When constructing the mock-up for a package design, there are some very important factors one should consider before deciding whether the product should be seen or if the package shouldn’t have a window.   One of these deciding factors is the visual appeal of the product itself.   If the product is visually striking by itself, then the product should be showcased through a window in the package.   If the product is not particularly visually striking then the package should make up for that and there should be no window displaying the product.

Mock-Up Package Design

A good idea to “practice” package design and see if it is something you as a designer would be interested in doing, is to create a mock up package design for any particular product.   I created a mock-up package design for a class assignment for a LeapFrog product.   Here is the package design in it’s “flat” printed version as well as in the three-dimensional version of the assembled box.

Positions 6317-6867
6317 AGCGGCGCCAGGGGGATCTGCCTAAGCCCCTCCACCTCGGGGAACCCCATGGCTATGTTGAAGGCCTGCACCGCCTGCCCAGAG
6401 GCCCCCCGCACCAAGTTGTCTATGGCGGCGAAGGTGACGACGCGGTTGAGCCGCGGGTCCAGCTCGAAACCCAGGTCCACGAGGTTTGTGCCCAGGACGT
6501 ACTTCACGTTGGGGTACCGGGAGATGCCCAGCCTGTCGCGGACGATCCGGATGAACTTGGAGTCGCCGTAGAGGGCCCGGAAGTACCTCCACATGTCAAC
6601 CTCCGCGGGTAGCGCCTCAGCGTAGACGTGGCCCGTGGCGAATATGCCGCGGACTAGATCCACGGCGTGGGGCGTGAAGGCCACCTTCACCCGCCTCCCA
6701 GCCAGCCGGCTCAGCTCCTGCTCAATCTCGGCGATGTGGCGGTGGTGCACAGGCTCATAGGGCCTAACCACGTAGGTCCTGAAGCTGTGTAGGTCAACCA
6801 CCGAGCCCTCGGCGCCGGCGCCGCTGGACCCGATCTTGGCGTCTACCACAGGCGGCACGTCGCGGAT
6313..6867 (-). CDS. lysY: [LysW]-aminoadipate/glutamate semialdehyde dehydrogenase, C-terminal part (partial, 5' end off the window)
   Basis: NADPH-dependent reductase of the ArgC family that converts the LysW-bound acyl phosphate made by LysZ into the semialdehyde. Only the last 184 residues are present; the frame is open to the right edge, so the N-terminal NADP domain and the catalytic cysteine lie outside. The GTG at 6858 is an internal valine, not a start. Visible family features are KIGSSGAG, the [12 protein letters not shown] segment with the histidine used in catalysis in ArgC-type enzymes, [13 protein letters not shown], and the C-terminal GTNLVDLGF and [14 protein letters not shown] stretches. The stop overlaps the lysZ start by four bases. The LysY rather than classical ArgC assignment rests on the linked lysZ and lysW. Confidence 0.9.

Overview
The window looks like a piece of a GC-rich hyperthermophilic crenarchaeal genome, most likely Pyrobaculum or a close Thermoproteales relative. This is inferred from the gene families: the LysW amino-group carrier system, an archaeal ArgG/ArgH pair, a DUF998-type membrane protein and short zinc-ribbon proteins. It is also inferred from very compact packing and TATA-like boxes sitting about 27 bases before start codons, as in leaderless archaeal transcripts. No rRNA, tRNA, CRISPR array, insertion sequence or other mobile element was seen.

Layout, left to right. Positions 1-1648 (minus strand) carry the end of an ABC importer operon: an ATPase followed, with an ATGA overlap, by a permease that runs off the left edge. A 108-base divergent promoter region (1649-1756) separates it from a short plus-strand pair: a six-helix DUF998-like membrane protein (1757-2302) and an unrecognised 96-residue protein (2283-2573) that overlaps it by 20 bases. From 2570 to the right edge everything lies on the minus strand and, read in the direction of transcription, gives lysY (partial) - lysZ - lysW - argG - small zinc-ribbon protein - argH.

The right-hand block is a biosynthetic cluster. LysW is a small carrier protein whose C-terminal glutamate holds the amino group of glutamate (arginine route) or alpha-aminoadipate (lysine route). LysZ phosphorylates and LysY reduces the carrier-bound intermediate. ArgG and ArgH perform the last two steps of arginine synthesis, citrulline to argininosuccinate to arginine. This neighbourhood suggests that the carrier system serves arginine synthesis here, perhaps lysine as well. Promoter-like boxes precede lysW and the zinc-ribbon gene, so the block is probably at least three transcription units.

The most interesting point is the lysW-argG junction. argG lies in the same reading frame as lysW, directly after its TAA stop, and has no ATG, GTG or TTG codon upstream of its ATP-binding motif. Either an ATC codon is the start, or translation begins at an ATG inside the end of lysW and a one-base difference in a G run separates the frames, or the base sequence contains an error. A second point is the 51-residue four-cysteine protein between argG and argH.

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Also, here is a 2-part video describing a simple way of creating the three-dimensional version of the package design using Adobe Photoshop.

http://www.screencast.com/t/y83nSoHJV

http://www.screencast.com/t/iZbwZprqR9u

 

Spot Colors and Process Colors

I have already discussed the different color modes and their uses.   For example, we now know to use CMYK color mode for print publication and RGB color mode for on-screen publications.   However, there are a few other terms we as designers and photographers should be familiar with.   We should know the definitions and differences between spot colors and process colors.